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An Auteurist History of Film Will Draw from MoMA's Rich Collection to Focus on the Role of the Director
The Life of an American Fireman. 1903. Directed by Edwin S. Porter. James White pictured.
NEW YORK, NY.- The Museum of Modern Art launches An Auteurist History of Film, a two-year series of films drawn entirely from MoMA’s collection intended to serve as both an exploration of the richness of the Museum’s collection and as a basic introduction to the development of cinema as a predominant art form of the 20th century. Throughout the fall season, the series will explore the dawn of the cinematic art form. Beginning on September 9, screenings will be held on Wednesdays, Thursdays, and Fridays, at 1:30 p.m., in The Celeste Bartos Theater in MoMA’s Lewis B. and Dorothy Cullman Building For Education and Research, 4 West 54 Street.

The auteurist approach to film, articulated by the critics who wrote for Cahiers du Cinema in the 1950s, and brought to America by film writer and critic Andrew Sarris, contends that, despite the collaborative nature of the medium, the director is the primary force behind the creation of a film. In the present context, this “theory” is intended as a useful tool, not to be applied too rigidly or in a doctrinaire manner. Rather than creating a single, formal museum canon, An Auteurist History of Film will provide filmgoers with a rare opportunity to follow the course of filmmaking from its origins to the present day by examining the role of the director.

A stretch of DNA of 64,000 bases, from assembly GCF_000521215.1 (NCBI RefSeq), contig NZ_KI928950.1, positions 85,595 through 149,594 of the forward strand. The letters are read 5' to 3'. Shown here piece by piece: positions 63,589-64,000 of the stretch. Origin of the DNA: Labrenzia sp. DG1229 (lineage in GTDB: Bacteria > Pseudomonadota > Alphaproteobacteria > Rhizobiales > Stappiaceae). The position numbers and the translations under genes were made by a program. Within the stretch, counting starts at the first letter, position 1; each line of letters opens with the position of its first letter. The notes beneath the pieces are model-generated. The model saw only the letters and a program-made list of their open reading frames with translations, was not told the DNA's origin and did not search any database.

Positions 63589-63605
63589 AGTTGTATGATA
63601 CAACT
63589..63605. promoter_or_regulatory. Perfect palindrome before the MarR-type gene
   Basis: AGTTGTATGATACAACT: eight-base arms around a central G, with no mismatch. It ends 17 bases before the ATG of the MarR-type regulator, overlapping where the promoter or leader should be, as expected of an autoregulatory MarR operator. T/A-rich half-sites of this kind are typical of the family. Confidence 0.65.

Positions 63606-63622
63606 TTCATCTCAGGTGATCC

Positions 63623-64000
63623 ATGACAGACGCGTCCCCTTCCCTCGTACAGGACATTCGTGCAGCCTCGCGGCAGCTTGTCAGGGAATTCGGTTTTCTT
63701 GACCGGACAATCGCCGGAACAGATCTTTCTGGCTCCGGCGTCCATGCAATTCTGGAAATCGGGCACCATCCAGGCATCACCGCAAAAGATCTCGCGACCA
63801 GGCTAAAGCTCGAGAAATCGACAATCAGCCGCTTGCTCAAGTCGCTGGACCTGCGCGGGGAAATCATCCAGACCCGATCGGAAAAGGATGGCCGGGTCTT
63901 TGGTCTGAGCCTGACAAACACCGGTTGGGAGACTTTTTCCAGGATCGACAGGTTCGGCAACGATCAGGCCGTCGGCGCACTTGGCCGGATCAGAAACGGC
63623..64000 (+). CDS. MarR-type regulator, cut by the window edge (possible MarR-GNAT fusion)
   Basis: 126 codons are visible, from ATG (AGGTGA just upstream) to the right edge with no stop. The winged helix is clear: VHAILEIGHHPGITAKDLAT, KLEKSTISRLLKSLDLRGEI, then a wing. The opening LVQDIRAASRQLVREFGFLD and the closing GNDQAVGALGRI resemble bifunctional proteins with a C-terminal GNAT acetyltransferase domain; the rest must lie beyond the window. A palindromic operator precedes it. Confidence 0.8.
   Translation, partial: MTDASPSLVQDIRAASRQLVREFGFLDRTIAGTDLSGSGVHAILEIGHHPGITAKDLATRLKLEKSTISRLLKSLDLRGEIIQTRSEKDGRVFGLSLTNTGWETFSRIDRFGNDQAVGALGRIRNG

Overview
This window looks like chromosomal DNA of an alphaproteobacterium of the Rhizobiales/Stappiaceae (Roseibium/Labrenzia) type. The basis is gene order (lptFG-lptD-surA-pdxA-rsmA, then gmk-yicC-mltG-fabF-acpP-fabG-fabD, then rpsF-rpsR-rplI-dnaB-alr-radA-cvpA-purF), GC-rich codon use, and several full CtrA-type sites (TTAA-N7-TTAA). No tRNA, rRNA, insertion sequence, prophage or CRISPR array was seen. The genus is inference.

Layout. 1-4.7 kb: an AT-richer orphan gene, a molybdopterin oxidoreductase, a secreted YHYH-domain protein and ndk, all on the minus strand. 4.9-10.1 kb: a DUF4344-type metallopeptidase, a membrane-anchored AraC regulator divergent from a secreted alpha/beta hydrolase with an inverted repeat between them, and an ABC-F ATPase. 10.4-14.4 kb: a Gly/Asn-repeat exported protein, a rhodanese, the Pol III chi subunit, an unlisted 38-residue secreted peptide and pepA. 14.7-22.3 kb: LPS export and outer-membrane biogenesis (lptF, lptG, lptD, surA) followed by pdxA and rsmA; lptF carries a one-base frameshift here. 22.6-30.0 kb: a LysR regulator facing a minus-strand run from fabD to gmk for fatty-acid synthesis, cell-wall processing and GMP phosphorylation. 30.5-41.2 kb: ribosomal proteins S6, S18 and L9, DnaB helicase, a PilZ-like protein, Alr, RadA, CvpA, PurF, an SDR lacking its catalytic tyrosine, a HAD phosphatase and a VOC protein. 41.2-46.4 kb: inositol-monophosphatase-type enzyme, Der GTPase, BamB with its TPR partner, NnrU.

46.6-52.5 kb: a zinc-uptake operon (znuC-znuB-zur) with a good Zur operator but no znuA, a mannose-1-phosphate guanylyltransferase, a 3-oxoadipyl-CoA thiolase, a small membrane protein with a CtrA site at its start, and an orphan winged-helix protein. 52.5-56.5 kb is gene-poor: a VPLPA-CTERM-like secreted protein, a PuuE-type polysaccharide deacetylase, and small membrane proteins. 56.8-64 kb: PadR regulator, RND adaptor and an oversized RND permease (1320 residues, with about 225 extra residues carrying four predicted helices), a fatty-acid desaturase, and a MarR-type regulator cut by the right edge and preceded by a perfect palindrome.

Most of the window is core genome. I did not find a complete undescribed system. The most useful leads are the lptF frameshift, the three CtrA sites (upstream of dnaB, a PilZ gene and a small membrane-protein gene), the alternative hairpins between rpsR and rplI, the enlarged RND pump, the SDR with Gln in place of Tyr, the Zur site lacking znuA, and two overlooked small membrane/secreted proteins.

The first three months of the series will explore pre-cinema; the earliest films seen in Europe and America, by the Edison Company and the Lumiére Brothers; pre-D.W. Griffith directors and the early efforts of Griffith at New York’s Biograph Studio; the innovations by Scandinavian filmmakers; and Griffith’s departure from Biograph.

An Auteurist History of Film is organized by Charles Silver, Curator, Department of Film, The Museum of Modern Art.





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